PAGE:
From the natural order of things proceeded, incidentally, also a prominent opponent of the classical school on the continent of Europe — Friedrich List. But he, in contrast to the classics, argued that the greatest economic benefits are obtained not from the division of labor between countries, but from the conjunction of labor within the same country, in particular from the conjunction of industrial and agricultural production. A clear case of how the meaning of “natural laws” is modified when they need to express opposing interests of different groups of bourgeoisie, in this case the bourgeoisie of England and Germany in the first half of the 19th century. True, also List did not depart from “cosmopolitanism” in relation to more or less distant future, when circumstances permit “universal” struggle. He also considered it necessary to flirt with “universal” considerations. “That the civilization of all nations, the culture of the whole globe is the mission of mankind, is a consequence of those immutable laws of nature, according to which civilized nations are driven by irresistible power to carry over their productive forces to the less civilized countries.”5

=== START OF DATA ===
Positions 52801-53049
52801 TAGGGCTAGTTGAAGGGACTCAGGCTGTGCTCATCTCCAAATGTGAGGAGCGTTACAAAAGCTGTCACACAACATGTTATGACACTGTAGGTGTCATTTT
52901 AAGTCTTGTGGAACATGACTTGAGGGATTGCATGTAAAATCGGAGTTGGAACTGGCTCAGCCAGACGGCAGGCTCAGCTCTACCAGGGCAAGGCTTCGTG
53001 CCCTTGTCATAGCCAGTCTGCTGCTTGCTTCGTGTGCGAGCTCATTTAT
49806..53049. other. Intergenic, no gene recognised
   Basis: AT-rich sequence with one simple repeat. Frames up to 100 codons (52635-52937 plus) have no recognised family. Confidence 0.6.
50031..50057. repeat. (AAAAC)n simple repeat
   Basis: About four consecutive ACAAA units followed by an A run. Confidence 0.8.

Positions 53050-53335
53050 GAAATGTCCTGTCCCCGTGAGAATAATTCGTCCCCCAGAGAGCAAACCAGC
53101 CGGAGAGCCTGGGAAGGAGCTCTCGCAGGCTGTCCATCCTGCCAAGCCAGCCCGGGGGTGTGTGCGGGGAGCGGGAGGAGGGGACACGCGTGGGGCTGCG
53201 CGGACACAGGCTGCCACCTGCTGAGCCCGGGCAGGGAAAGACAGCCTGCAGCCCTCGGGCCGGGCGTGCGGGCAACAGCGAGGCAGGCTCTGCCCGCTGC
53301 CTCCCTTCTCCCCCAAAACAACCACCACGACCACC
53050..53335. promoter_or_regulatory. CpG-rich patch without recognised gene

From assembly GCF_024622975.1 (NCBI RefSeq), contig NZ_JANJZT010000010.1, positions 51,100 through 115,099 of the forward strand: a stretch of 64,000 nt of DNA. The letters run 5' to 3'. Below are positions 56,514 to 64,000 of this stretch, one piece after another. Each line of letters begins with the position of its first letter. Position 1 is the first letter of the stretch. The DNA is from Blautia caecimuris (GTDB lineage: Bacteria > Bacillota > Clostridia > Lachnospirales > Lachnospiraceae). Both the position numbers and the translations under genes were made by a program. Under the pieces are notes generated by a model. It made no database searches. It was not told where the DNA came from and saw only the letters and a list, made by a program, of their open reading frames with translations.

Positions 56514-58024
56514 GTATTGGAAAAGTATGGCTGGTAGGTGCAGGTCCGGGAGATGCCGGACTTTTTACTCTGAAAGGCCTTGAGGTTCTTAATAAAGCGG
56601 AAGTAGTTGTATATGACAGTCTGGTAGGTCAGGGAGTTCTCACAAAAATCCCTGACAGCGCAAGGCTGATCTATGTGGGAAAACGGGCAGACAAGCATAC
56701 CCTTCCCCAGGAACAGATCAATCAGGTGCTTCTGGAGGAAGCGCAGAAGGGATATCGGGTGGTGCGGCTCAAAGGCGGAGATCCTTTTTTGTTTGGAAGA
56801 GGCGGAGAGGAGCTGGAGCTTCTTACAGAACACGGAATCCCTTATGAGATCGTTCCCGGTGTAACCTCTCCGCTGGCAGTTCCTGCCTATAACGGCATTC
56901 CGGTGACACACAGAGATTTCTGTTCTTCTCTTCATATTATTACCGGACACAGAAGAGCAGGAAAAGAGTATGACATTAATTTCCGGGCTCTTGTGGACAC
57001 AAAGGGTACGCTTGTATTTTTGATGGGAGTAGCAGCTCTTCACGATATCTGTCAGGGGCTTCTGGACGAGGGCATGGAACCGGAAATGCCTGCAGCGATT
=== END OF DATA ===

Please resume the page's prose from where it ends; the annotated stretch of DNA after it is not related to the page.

“Natural laws” unconsciously for their interpreters spoke in the purest language of bourgeois categories in those cases, for example, when the benefits of the international exchange strengthened arguments on the profit rate or wages. But since these categories in the representation of bourgeois economy had “antediluvian existence,” these same forces of development of the world market appeared independent of any form of social organization. They were rooted in the “immutable laws of nature.”